The adventure photography camera pack has been a quickly evolving monster over the past few years.
In a market long dominated by Lowepro, a number of newer companies have entered the ring and come out with interesting designs that allow outdoor photographers the space, support, durability and accessibility they need.
One of the latest companies to spring up in this market is Atlas Packs.
The Athlete is 6″ deep when empty, while the Adventure is 10″ deep while empty. It’s designed to hold bigger gear.
Built as extremely high quality hiking photo packs, they have a standard top-loading design that lets you cram in all your regular outdoor gear, and a large dedicated divider compartment under the back panel where you store your camera gear.
Outside, they have the kind of suspension system with padded shoulder straps and waist belt you’d normally expect to find on most high end non-photo hiking packs, from companies like Osprey and Gregory. This is one area where photo packs have greatly improved over the years.
The camera compartment sits under the back panel, and unlike the F-Stop approach, where you had a separate internal “cube” to store all of your gear, Atlas Packs gives you an open bay full of removable dividers.
As you can see below, there’s a lot of room in the main camera compartment, which means you can store a lot of gear. Maybe too much gear, although with that in mind, they’ve smartly included a feature that lets you pull up on a small webbing tab and reduce the size of the compartment by about 1/3. This, of course, give you even more room in your main top-lid compartment.
The larger Adventure model is designed to fit a large selection of pro-size DSLR gear, while the Athlete model is designed for photographers who carry mirrorless gear or smaller DSLR kits. It’s still big enough to hold a full set of mirrorless camera and lenses.
When I first saw the Athlete, the very first thing I did was cram in the Fujifilm XF100-400, in addition to a body and a few smaller lenses, and I was pleasantly surprised to find that it fit quite easily. Unless you like to hike with every single lens and multiple bodies, you can fit just about any kind of workable camera system into the pack.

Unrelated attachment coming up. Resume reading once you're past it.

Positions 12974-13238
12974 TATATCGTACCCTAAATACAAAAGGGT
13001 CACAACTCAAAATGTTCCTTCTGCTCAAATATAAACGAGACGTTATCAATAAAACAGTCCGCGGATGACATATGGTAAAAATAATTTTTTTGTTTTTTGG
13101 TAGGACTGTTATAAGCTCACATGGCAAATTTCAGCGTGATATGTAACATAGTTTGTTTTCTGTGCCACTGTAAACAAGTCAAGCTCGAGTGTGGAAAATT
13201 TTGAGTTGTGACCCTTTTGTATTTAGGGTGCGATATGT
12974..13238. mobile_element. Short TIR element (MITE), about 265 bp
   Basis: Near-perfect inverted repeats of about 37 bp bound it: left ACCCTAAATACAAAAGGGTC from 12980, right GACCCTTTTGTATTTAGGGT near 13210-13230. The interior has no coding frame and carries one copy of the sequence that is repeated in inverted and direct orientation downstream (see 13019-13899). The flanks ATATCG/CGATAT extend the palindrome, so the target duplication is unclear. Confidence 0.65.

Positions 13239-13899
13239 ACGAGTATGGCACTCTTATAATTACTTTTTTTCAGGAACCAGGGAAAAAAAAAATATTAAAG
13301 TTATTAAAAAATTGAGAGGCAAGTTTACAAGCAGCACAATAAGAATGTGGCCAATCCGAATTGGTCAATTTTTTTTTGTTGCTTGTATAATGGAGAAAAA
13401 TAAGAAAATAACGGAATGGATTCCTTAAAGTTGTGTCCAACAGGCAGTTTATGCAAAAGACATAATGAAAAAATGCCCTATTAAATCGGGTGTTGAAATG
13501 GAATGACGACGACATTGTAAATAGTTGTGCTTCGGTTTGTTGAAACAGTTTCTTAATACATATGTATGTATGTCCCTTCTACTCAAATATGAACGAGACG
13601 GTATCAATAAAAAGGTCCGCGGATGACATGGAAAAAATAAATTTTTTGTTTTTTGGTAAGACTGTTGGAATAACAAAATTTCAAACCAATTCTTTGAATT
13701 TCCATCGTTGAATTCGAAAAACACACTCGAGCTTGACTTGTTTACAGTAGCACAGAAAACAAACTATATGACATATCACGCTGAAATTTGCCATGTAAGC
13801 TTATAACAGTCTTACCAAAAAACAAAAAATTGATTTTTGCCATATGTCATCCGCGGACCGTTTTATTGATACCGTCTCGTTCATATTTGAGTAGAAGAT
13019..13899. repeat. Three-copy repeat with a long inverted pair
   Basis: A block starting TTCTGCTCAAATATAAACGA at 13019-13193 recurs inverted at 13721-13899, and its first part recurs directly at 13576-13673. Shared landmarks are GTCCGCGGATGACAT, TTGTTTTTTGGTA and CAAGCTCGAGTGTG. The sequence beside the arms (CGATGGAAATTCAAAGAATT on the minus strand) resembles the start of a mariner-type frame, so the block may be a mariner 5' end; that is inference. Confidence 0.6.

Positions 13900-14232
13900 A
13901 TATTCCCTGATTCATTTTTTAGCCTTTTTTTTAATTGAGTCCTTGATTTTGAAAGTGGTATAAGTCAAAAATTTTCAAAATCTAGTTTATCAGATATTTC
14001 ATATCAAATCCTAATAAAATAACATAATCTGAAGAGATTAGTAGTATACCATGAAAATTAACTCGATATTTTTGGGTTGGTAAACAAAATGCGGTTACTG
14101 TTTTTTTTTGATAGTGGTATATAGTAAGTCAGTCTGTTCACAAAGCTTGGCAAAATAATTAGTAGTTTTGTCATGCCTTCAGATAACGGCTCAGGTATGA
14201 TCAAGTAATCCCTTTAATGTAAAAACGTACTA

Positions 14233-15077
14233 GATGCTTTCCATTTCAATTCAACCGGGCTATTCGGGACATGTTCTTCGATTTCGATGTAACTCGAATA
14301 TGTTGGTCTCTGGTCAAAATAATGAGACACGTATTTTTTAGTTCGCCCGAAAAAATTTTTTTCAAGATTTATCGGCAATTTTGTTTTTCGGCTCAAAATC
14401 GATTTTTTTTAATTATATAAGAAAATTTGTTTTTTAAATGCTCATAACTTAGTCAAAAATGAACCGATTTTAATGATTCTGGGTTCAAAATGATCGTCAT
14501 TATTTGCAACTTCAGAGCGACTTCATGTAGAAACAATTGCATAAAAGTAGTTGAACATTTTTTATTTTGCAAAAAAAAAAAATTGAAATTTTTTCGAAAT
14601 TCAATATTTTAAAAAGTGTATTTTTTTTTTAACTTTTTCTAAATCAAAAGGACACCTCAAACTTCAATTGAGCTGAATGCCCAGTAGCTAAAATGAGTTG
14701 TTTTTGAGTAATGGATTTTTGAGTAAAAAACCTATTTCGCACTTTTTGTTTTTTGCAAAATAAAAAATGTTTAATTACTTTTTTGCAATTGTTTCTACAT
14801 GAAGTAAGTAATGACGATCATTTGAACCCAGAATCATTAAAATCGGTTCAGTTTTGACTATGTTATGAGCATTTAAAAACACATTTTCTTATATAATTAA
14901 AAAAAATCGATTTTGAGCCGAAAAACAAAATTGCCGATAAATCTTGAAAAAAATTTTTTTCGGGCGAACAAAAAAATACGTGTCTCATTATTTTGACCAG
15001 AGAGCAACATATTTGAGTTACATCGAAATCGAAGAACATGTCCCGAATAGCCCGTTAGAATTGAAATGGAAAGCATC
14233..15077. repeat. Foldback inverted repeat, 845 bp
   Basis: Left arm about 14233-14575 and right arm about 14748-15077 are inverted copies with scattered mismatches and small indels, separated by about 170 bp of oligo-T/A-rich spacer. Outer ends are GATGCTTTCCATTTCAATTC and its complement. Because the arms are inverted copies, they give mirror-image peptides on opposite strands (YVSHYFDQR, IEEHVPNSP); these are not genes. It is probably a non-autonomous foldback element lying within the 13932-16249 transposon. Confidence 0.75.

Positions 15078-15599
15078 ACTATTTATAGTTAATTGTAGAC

And much like those smaller “Flipside”style packs, you can actually spin the pack around, unzip and access your gear while you’re wearing the pack. This is a great feature, because chance are, if you’re wearing a technical pack like this, there’s a good chance you’re standing on uneven ground. Setting your pack down might not actually be a good idea…
These packs carry extremely well. That’s one of the real strong suits of the Atlas Pack design, they have great suspension systems that will hold up, even if you do cram that 100-400 along with 15-20 lbs worth of glass, metal and outdoor gear. Overall, the Athlete is rated to comfortably carry a load that ranges from around 15-35 lbs. The Adventure model will support even more.
The waist belt is quite burly. If anything, it may be a little too burly if you only carry a small kit, but then again, I’ve been spoiled by the soft, slim design of the Osprey waist belts. After all, this isn’t designed as a “one body, two small primes” pack. If you really load it up, you’ll really appreciate the extra support.
One nice feature that has been added to the waist belt- The’ve put in a zipper pocket on each side that folds out and allows you to store a lens on each hip. It’s like having a pair of cup holders on your waist. I laughed when I saw this, because I’m the guy who gets caught up in the shoot and will actually set down lenses on the ground and walk away as I’m following my subject.
After the light has faded, I have to go back and look for my lenses. I’m not saying this is a good practice, I’ve actually lost more than one piece of gear this way, which I’m not proud of saying. But hey, I’m kind of a spaz. So, yea, these little belt-side lens holders could come in quite handy!
Also, both packs also feature tripod/ski/pole pockets on the side, as well as waterproof rain covers, and they’re hydration ready.
If you’re looking for a high-end outdoor camera pack that will let you comfortably carry your gear in any kind of terrain or environment, then I’d recommend taking a look at what Atlas has to offer. I’m excited to see this small company grow, and judging by their designs and the positive feedback they’ve had from users so far, they’re well on that track.
At the same time, the owner and lead designer is still still very much in the mindset of listening to what photographers really want and then building the best possible outdoor and adventure photography backpack.